Johns Hopkins researchers have discovered
a previously unrecognized role played by
the gene HIF-1 as it helps cells survive
when a lack of oxygen decreases production
of an energy-rich molecule called ATP and
increases production of toxic molecules.
ATP supplies energy the cell needs to
perform each of its many chemical reactions
and tasks, and in this way acts as the "currency"
for the cell's energy economy.
A report on the work, done with mouse
cells genetically altered to lack the HIF-1
gene, appears in the March 8 issue of Cell
A cell's energy demands are met by two
major types of sugar (glucose) using machines
similar to the two types of engines in a hybrid
car. One machine, the mitochondrion, is an
organelle that breaks down the glucose-using
oxygen and produces ATP; the other does the
same thing—albeit less efficiently—without
using oxygen, in a process called glycolysis.
Like the hybrid car, cells use oxygen and the
internal combustion engine at higher speeds
and rely on an electric engine without need
for oxygen consumption at lower speeds. Cells
consume glucose through its main energyproducing
machine, the mitochondrion, when
oxygen is ample. But like the internal combustion
engine, this process generates pollutants
or toxic oxygen molecules.
At lower oxygen levels, when cells are
starved for oxygen—as during exertion or
trauma—the genetic switch that the Johns
Hopkins researchers found deliberately
shuts off the cell's mitochondrial combustion
engine, which scientists had long—and
erroneously—believed ran down on its own
due to lack of oxygen.
"The unexpected discovery is that this
genetic switch actively shuts off the mitochondrion
under low oxygen conditions,
apparently to protect cells from mitochondrial
toxic oxygen pollutants," said Chi Van
Dang, professor of medicine, cell biology,
oncology and pathology, and vice dean for
research at the School of Medicine.
Dang says the switch may be a target for
cancer drugs because a cancer cell's survival
depends on it to convert glucose to lactic
acid through glycolysis even in the presence
of ample oxygen. Disruption of the switch
by a drug may cause cancer cells to pollute
themselves with toxic oxygen molecules and
undergo apoptosis or cell death.
The new finding, made by graduate student
Jung-whan Kim and the team led by
Dang, showed that during oxygen deprivation,
or hypoxia, the HIF-1 gene cuts the
link between two ATP-making biochemical
pathways: glycolysis, which makes modest
amounts of ATP by breaking down the glucose
without using oxygen; and the TCA
cycle in the mitochondrion, which normally
uses oxygen to produce large amounts of ATP
by processing a by-product of glycolysis.
The disruption of this link blocks the
tendency of the mitochondrion to make
toxic molecules as it struggles to produce
ATP during hypoxia. These toxic molecules,
called reactive oxygen species, or ROS, damage
molecules in the cell and even cause the
cell to undergo apoptosis.
The target of HIF-1 is the conversion of
pyruvate—the by-product of glycolysis—into
another molecule called acetyl co-enzyme
A, according to Dang. When oxygen levels
are normal, the cell produces acetyl CoA
and feeds it into the TCA cycle within the
mitochondrion. The mitochondrion then
processes acetyl CoA using oxygen to obtain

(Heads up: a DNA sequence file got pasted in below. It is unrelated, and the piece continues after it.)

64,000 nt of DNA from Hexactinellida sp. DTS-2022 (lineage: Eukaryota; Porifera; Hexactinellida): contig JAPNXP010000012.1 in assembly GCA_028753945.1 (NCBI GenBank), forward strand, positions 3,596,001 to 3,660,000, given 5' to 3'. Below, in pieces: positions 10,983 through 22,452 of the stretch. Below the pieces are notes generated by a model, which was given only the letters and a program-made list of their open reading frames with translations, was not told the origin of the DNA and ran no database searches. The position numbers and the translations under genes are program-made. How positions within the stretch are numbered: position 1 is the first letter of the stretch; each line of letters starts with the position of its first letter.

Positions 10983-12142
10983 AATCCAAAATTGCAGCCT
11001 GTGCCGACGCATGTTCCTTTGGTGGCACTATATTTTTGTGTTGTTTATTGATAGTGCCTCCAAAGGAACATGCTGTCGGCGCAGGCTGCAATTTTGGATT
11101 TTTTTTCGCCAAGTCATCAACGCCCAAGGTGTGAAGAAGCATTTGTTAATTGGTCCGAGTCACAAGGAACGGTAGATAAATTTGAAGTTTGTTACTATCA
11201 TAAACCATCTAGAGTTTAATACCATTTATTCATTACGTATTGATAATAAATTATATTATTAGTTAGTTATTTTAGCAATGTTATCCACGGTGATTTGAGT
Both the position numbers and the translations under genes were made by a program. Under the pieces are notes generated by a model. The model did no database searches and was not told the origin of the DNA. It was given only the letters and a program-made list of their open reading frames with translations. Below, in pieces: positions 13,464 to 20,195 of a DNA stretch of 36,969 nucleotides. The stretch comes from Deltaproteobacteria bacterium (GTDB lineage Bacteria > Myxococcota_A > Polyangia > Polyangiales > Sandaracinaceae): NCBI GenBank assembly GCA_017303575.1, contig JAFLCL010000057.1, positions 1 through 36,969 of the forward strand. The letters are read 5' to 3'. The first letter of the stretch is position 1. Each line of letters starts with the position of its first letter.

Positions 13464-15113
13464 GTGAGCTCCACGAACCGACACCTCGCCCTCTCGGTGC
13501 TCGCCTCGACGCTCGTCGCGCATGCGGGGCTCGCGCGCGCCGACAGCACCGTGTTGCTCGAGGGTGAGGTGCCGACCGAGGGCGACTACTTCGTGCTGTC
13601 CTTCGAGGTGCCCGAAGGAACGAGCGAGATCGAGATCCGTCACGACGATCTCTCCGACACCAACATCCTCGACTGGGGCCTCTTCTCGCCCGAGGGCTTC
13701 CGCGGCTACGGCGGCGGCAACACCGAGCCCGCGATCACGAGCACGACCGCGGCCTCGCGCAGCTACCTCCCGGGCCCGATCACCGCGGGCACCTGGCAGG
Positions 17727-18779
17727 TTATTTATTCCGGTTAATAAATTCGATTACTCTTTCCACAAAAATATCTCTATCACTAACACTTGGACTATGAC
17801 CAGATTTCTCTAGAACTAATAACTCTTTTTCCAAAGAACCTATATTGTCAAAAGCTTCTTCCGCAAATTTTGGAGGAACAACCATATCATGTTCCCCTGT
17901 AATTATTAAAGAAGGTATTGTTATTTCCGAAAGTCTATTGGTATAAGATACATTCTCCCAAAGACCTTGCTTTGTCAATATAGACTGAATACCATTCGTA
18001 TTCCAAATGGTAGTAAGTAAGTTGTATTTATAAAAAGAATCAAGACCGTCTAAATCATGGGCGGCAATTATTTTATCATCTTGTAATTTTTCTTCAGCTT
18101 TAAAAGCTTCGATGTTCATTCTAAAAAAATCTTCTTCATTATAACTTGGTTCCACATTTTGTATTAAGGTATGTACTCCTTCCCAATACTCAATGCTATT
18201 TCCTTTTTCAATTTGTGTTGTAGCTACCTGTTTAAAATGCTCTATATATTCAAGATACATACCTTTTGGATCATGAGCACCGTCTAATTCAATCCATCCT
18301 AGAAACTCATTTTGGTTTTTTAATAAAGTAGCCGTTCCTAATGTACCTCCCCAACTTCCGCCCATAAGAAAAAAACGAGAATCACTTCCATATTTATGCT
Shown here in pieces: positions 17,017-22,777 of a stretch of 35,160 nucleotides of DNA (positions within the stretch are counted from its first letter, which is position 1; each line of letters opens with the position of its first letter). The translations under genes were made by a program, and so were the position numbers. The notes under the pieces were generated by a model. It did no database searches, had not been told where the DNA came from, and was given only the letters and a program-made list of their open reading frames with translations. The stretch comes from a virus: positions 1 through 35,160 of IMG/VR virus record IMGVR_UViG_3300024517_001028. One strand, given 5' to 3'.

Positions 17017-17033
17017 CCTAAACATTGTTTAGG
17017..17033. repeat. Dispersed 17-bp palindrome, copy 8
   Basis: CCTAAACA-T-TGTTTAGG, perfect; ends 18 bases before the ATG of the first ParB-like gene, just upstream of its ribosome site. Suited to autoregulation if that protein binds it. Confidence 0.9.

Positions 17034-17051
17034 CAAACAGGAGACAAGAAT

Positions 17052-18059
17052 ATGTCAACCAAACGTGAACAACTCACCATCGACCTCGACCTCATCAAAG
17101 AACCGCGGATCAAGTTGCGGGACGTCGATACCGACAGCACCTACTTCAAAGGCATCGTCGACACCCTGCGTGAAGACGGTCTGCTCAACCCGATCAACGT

large amounts of ATP.
It was already known that during hypoxia
HIF-1 accelerates the output of ATP by glycolysis,
Dang noted. But until now, he said,
researchers thought that HIF-1 simply turned
up glycolysis and let the mitochondrion slow
down on its own and produce less ATP.
Because the mitochondrion runs on oxygen,
it doesn't work properly in hypoxic
conditions, Dang said. Instead, glycolysis is
left to shoulder the burden of making ATP
by being prodded into overdrive by HIF-1.
And left to itself during hypoxia, the mitochondrion
produces reactive oxygen species
that threaten the life of the cell.
"But our discovery clearly shows that hypoxia
doesn't simply trigger a passive shutdown of
the mitochondrion," Dang said. "Instead, HIF-
1 acts as a genetic switch to actively shut
down mitochondrial function and prevent the
production of reactive oxygen species."
The Johns Hopkins team demonstrated
that HIF-1 shuts down the TCA cycle by preventing
an enzyme called PDH from converting
pyruvate made by glycolysis into acetyl
CoA. Specifically, HIF-1 blocks the ability
of PDH to make this conversion. HIF-1
does this by activating a protein called PDK,
which binds to PDH and prevents it from
performing this critical task. This starves the
TCA cycle of acetyl CoA and shuts it down.
The Hopkins researchers made their discovery
using mouse embryo fibroblast cells
that were genetically altered to lack HIF-1.
When the investigators exposed these socalled
HIF-1 null MEFs to hypoxic conditions,
the cells were unable to activate PDK
to block mitochondrial function. This showed
that HIF-1 is required to activate PDK.
The team then genetically engineered
HIF-1 null MEFs and forced PDK to work—
even in the absence of the HIF-1 gene. The
hypoxic cells once again accelerated glycolysis
and produced increased amounts of
ATP; and with the PDK forced to work, the
cells were also able to shut down the TCA
cycle. This showed that PDK is the protein
activated by HIF-1 to prevent the mitochondrion
from producing ROS.
The other authors of this paper are Kim,
Irina Tchernyshyov and Gregg L. Semenza,
who discovered HIF-1 a decade ago.
This work was supported in part by the
National Institutes of Health, National Cancer
Institute and National Heart, Lung and
Blood Institute. Kim is a Howard Hughes
Medical Institute Predoctoral Fellow; Dang
is the Johns Hopkins Family Professor in